When poet-painter-playwright-film director Jean Cocteau arrived in Villefranche-sur-Mer in the 1920s, he was so enchanted by the fairy-tale aura of this tiny Riviera fishing village near Nice that he decided to stay. He checked into the waterfront Hôtel Welcome, a former 18th-century convent with a faded ocher Italianate facade and small terraces just above the cobblestone quay. Cocteau chose the corner room overlooking the harbor for its front-row perspective on the local scene: “No Italian comic opera set could more fittingly haunt the waking sleep of poets than this theater of illusions, for which the little town of Villefranche serves as the backstage,” he wrote.

The 220-year-old hotel, known as the Hôtel de l’Univers in the Victorian era, has been considerably spruced up since Cocteau’s time when, it’s said, the hallways reeked of opium and nightly brawls broke out between sailors and streetwalkers. A more recent, simple and elegant refurbishment really works, with artsy painted wall frescoes and a variety of decorative themes for the 35 comfortable, uncluttered rooms—including the Cocteau room, now number 22.

Owned and run by the Galbois family since 1943, the rooms all have views of the shimmering sea and wooden pointus fishing boats hauling the catch of the day into the little harbor. “We want to keep the friendly spirit of a pension, even if we now offer all the services and amenities of a four-star hotel,” says Gérard Galbois.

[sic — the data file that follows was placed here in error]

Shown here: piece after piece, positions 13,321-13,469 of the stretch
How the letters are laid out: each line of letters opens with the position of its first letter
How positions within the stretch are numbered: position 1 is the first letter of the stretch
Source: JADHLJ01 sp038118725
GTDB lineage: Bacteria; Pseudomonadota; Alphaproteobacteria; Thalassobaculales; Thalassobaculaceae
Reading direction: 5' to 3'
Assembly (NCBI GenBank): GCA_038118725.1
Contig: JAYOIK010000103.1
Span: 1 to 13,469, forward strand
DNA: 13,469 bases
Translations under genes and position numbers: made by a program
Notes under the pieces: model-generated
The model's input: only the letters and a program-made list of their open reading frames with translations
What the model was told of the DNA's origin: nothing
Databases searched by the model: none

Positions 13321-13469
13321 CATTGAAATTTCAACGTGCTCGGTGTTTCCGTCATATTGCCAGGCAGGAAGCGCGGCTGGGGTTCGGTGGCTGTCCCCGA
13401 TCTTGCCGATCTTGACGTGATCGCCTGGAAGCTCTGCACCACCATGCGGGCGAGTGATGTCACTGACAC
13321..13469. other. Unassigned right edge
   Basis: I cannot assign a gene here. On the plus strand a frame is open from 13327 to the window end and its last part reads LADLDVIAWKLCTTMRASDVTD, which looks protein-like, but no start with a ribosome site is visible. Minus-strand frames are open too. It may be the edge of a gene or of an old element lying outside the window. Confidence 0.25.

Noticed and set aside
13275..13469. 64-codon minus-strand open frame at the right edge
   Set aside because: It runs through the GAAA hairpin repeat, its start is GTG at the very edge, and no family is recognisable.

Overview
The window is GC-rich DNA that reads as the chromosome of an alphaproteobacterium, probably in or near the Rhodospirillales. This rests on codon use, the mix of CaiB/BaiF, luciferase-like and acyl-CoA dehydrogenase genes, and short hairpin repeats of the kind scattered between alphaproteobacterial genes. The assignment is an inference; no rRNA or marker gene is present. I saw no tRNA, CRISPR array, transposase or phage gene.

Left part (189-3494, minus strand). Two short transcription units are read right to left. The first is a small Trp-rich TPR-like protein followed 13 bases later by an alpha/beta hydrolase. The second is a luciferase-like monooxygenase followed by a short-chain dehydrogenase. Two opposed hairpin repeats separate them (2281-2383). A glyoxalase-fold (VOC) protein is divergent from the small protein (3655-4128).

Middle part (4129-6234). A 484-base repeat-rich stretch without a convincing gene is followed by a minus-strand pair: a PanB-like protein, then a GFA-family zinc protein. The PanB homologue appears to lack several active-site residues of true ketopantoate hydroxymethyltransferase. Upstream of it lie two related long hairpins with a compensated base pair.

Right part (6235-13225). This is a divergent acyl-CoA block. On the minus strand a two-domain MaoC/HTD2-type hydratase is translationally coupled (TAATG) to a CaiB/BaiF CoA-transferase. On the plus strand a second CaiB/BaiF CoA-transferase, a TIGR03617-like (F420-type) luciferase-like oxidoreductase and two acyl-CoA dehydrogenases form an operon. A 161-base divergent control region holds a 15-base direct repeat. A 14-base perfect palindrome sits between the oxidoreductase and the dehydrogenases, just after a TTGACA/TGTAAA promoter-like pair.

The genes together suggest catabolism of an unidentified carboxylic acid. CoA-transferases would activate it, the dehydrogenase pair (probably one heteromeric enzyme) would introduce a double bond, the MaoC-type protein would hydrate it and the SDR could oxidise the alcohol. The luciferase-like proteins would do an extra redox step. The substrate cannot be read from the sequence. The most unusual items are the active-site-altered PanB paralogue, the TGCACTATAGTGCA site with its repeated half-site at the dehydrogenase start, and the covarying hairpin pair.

Sitting in the contemporary-style glass-enclosed bar, it’s clear why it’s one of the late-night hot spots all year round. “One of my best memories was the night Liz Taylor and Richard Burton sat right here at the bar drinking Dom Perignon,” says Galbois. “They were hiding out from the Cannes Festival crowds, and no one could find them here.” Other illustrious guests over the years included Isadora Duncan, Kiki de Montparnasse, Man Ray, Igor Stravinsky, Errol Flynn, Evelyn Waugh, Winston Churchill and Somerset Maugham.

These days, the most sought-after rooms are the Cabine Bateau suite, decked out with a cheery nautical decor, and the airy, white-on-white Suite Voyage.

Guests all have a terrific view of the 14th-century, rose-and-lemon-cream Chapelle Saint Pierre, painted by Cocteau some 30 years after he first holed up at the Welcome. The interior depicts almost hallucinatory scenes from St. Peter’s life, entwined in a fantasy of local characters.

Perhaps the best news about the town of Villefranche—a cluster of narrow, vaulted medieval streets and ocher, pink and yellow houses with orange-tiled roofs—is that it has maintained an authentic, glitz-free charm. Cocteau’s spirit still haunts the Riviera too, not only in the chapel here but also down the coast in Menton. The wedding room in the City Hall that he painted and the small Cocteau museum on the port has been  joined by a new ultra-contemporary multimedia Jean Cocteau museum near the Old Town market, housing an immense collection of his works donated by watchmaker Severin Wunderman. The new museum opens November 6.

Hôtel Welcome, 3 quai Amiral Courbet,Villefranche-sur-Mer, 04.93.76.27.62. Doubles €115 (low season) to €192. website

Originally published in the October 2011 issue of France Today; updated in September 2012

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